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Research Letter
November 2018

Targeting Withdrawal Symptoms in Men Addicted to Methamphetamine With Transcranial Magnetic Stimulation: A Randomized Clinical Trial

Author Affiliations
  • 1School of Social and Behavioral Sciences, Nanjing University, Nanjing, China
  • 2Shanghai Key Laboratory of Psychotic Disorders, Shanghai Mental Health Center, Shanghai Jiaotong University School of Medicine, Shanghai, China
  • 3Co-innovation Center of Neuroregeneration, Nantong University, Nantong, Jiangsu, China
  • 4Guangdong-Hongkong-Macau Institute of CNS Regeneration, Ministry of Education CNS Regeneration Collaborative Joint Laboratory, Jinan University, Guangzhou, China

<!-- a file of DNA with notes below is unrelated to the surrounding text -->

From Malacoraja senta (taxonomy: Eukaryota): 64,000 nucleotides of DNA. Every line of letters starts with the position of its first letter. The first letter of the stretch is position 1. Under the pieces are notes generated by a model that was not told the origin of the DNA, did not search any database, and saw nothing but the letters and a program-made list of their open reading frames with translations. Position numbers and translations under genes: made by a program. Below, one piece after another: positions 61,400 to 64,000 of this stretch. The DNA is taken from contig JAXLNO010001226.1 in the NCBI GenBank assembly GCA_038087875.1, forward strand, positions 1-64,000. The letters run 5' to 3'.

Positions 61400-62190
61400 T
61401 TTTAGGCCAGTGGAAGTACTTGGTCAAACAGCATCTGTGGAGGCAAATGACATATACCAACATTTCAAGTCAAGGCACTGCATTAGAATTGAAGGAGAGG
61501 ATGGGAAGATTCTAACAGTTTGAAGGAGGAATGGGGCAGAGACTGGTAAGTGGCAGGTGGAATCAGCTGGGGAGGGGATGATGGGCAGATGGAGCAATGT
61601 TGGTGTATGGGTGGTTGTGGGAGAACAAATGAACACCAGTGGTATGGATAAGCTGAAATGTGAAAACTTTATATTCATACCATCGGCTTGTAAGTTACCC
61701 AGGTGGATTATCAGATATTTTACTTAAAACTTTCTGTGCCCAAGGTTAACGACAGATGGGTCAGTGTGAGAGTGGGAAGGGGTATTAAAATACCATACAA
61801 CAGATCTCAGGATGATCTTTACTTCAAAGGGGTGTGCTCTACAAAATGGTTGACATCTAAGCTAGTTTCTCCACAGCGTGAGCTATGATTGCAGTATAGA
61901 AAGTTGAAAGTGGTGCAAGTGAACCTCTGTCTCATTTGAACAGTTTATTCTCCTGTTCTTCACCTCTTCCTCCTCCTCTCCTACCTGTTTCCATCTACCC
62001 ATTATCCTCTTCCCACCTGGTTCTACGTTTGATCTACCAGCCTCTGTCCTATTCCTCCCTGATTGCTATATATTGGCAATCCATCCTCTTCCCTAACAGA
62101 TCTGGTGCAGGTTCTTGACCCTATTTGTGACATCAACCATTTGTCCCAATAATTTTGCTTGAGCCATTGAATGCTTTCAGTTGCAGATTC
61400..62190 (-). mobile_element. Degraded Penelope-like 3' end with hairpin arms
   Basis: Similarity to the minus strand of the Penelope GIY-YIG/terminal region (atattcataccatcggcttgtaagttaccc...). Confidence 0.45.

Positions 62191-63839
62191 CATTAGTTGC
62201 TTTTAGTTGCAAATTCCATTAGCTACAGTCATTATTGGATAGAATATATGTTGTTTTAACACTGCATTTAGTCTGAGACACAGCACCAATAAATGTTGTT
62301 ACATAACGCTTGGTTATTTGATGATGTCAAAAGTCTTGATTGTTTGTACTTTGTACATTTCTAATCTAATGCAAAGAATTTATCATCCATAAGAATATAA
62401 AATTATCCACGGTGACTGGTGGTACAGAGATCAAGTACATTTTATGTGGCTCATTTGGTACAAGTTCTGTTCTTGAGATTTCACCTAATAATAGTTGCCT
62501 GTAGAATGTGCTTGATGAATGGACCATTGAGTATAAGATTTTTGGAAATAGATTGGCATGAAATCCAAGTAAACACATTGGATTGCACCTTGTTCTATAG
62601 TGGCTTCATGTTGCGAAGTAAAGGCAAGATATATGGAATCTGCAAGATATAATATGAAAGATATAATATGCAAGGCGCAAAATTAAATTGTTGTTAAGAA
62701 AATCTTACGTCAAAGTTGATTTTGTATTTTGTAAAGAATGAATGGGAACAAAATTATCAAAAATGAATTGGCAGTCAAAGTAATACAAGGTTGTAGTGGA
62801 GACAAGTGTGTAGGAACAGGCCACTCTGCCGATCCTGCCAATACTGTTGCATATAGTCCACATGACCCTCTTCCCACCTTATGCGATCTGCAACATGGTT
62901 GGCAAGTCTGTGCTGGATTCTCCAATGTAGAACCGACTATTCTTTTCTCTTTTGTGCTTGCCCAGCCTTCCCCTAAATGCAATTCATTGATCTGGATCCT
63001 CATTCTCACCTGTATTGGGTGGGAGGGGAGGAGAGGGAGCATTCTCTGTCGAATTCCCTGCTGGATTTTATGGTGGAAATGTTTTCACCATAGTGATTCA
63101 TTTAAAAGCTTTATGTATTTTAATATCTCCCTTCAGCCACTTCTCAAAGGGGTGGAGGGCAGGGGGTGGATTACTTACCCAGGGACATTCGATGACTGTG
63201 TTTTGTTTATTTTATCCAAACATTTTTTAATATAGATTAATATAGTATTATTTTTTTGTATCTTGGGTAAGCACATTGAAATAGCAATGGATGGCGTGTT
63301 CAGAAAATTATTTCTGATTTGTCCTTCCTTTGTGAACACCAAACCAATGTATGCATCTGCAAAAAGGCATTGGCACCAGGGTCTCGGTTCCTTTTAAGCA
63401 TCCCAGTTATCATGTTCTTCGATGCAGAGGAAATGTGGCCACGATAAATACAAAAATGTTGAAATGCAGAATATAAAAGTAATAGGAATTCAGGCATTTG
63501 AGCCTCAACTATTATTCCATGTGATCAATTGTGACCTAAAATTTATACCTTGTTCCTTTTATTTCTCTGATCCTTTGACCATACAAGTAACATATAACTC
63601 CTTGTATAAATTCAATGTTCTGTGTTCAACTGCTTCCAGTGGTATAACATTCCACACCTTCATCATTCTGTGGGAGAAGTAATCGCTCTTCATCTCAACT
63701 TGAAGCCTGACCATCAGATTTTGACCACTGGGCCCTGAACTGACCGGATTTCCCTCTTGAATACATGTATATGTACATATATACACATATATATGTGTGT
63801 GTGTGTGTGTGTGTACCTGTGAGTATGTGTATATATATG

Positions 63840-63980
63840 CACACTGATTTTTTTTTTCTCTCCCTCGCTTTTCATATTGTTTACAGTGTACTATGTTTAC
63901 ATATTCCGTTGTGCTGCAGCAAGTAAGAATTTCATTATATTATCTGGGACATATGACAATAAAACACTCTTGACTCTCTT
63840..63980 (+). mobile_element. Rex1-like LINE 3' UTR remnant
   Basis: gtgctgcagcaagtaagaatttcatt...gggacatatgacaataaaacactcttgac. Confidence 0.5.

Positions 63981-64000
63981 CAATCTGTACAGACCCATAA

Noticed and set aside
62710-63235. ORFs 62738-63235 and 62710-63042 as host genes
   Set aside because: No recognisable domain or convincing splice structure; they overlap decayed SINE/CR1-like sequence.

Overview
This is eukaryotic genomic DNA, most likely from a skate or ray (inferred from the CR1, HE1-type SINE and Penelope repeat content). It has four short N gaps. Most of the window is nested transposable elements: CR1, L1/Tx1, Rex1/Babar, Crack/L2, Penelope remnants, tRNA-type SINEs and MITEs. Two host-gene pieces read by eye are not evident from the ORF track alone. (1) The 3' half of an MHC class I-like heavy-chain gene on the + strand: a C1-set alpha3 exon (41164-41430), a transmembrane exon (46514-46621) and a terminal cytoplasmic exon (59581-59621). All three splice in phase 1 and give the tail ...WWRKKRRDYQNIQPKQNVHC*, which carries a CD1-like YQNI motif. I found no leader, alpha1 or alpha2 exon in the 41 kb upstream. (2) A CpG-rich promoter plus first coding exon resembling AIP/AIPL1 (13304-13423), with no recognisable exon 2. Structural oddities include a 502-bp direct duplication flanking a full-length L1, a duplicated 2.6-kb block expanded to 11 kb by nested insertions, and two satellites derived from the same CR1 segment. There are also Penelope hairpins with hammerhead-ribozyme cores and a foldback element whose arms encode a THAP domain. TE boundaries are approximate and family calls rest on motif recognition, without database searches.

• 5School of Psychology, Nanjing Normal University, Nanjing, China
JAMA Psychiatry. 2018;75(11):1199-1201. doi:10.1001/jamapsychiatry.2018.2383

Drug withdrawal is associated with aversive experiences, which promotes relapse.1 Different neurotransmitters, neuropeptides, signal transduction pathways, and brain regions (especially the nucleus accumbens) have been implicated in the occurrence of withdrawal syndrome during abstinence from addictive drugs.2 Withdrawal from methamphetamine results in fatigue, irritability, disturbed sleep, exhaustion, and symptoms of depression and anxiety, which might last for months. Currently, limited pharmaceutical tools are available for detoxification from methamphetamine; vitamins, antidepressants, and antipsychotics have been used to ameliorate withdrawal symptoms in clinical practices.3